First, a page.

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Logo of nihpaAbout Author manuscriptsSubmit a manuscriptNIH Public Access; Author Manuscript; Accepted for publication in peer reviewed journal;
Am J Cardiol. Author manuscript; available in PMC Sep 15, 2009.
Published in final edited form as:
PMCID: PMC2700047

Reproducibility of Peak Oxygen Uptake and Other Cardiopulmonary Exercise Testing Parameters in Patients with Heart Failure (From the Heart Failure and A Controlled Trial Investigating Outcomes of exercise traiNing)


Peak oxygen uptake (pVO2) is an important parameter in assessing the functional capacity and prognosis of patients with heart failure. In heart failure trials, the change in pVO2 is often used to assess the effectiveness of an intervention. However, the within-patient variability of pVO2 on serial testing may limit its usefulness. This study was designed to evaluate the within-patient variability of pVO2 over two baseline cardiopulmonary exercise tests. As a sub study of the HF-ACTION (Heart Failure and A Controlled Trial Investigating Outcomes of exercise traiNing) trial, 398 subjects (73% male, 27% female, mean age 59 years) with HF and left ventricular ejection fraction ≤ 35% underwent two baseline cardiopulmonary exercise tests within 14 days. Mean pVO2 was unchanged from test 1 to test 2 (15.16 ± 4.97 vs. 15.18 ± 4.97 mL/kg/min; p=0.78). However, the mean within-subject absolute change was 1.3 mL/kg/min (10th, 90th percentiles = 0.1, 3.0 mL/kg/min), with 46% of subjects increasing and 48% decreasing on the second test. Other parameters, including the ventilation-to-carbon dioxide production slope and VO2 at ventilatory threshold, also demonstrated significant within-subject variation with minimal mean differences between tests. In conclusion, peak oxygen consumption demonstrates substantial within-subject variability in heart failure subjects and should be taken into account in clinical applications. However, on repeat baseline cardiopulmonary exercise tests, there appears to be no familiarization effect for pVO2 in heart failure subjects and, hence, in multicenter trials there is no need to perform more than one baseline cardiopulmonary exercise test.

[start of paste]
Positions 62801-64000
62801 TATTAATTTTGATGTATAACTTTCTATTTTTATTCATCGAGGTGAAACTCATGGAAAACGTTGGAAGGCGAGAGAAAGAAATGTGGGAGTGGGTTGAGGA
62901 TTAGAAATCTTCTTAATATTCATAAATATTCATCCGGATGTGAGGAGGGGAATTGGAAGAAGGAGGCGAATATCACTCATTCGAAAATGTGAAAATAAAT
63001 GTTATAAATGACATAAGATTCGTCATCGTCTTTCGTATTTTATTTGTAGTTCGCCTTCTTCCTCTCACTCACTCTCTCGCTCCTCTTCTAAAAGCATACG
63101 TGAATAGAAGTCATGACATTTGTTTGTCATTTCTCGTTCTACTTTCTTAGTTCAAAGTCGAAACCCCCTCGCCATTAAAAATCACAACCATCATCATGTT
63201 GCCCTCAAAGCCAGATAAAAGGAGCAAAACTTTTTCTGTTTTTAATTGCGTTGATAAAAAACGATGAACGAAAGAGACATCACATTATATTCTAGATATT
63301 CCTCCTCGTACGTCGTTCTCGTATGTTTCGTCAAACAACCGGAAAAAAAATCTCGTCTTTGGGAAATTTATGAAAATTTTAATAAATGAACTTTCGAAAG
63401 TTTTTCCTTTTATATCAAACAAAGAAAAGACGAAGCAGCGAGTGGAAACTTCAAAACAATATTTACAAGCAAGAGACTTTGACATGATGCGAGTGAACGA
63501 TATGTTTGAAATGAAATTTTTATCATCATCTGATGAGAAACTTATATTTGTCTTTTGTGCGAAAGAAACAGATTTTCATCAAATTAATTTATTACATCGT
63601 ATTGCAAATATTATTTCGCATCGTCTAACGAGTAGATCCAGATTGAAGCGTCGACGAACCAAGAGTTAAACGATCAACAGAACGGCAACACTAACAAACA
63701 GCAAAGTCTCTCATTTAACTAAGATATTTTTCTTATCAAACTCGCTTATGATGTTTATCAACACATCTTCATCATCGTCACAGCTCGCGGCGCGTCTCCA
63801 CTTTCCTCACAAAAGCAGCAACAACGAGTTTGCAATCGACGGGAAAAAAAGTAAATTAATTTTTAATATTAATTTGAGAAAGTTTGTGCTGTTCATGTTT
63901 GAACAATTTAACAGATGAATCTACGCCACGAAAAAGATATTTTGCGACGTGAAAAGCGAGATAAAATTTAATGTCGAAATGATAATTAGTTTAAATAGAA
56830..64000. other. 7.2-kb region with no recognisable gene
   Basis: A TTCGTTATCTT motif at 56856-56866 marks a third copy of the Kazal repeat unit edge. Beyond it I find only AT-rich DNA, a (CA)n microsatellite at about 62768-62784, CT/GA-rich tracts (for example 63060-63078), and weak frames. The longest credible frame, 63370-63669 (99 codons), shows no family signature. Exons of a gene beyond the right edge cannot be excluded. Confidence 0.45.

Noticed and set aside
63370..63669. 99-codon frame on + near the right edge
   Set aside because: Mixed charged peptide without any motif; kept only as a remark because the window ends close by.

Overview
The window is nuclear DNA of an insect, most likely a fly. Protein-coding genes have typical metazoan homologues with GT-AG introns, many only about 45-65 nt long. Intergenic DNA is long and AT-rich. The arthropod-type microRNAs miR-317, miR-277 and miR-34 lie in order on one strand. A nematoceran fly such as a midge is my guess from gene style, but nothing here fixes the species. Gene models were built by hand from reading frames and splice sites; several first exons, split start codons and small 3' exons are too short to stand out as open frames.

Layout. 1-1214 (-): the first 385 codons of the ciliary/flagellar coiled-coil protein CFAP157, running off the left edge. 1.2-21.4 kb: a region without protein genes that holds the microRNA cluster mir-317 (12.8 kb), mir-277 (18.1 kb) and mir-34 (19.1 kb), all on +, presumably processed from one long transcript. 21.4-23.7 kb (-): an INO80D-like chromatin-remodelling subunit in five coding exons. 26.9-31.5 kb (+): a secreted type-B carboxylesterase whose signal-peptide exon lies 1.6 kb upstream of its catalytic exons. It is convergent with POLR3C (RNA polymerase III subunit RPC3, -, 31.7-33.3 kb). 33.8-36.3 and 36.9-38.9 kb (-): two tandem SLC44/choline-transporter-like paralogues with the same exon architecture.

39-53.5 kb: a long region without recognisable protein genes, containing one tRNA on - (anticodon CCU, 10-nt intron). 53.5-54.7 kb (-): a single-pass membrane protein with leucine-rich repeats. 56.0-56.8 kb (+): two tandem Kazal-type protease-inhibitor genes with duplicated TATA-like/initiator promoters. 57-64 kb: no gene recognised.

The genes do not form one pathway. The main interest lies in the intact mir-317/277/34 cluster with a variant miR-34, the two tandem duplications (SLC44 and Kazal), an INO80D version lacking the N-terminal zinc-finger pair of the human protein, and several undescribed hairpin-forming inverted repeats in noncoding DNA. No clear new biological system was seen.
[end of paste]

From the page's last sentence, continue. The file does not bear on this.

Keywords: heart failure, cardiopulmonary exercise testing, test reproducibility

HF-ACTION (Heart Failure and A Controlled Trial Investigating Outcomes of exercise traiNing) is a National Heart, Lung, and Blood Institute-funded multi-center randomized controlled trial designed to study the effects of exercise training on morbidity and mortality in 2,331 subjects with left ventricular dysfunction (ejection fraction ≤ 35%) and NYHA Class II-IV symptoms.1 As part of the trial, each subject underwent cardiopulmonary exercise testing at baseline, 3, 12 and 24 months to assess changes in peak oxygen consumption (pVO2) and other physiologic parameters with exercise training. The protocol also pre-specified that the first five subjects at each clinical site (as well as the first 100 subjects overall) would perform two baseline tests within one week of each other to assess the reproducibility of testing at the sites and the within-subject variability of repeat testing. This paper reports the results of this reproducibility analysis.


The enrollment criteria and study design for the HF-ACTION trial have been previously published.1 Subjects had a left ventricular ejection fraction ≤ 35% (due to ischemic or nonischemic cardiomyopathy) and were on stable doses (i.e., the same dose for at least six weeks prior to enrollment) of optimal drug therapy including an angiotensin converting enzyme inhibitor or angiotensin receptor blocker and a beta-blocker unless a contraindication was present. Of the subjects enrolled in HF-ACTION, 94% were on an angiotensin converting enzyme inhibitor or angiotensin receptor blocker and 95% were taking beta-blockers.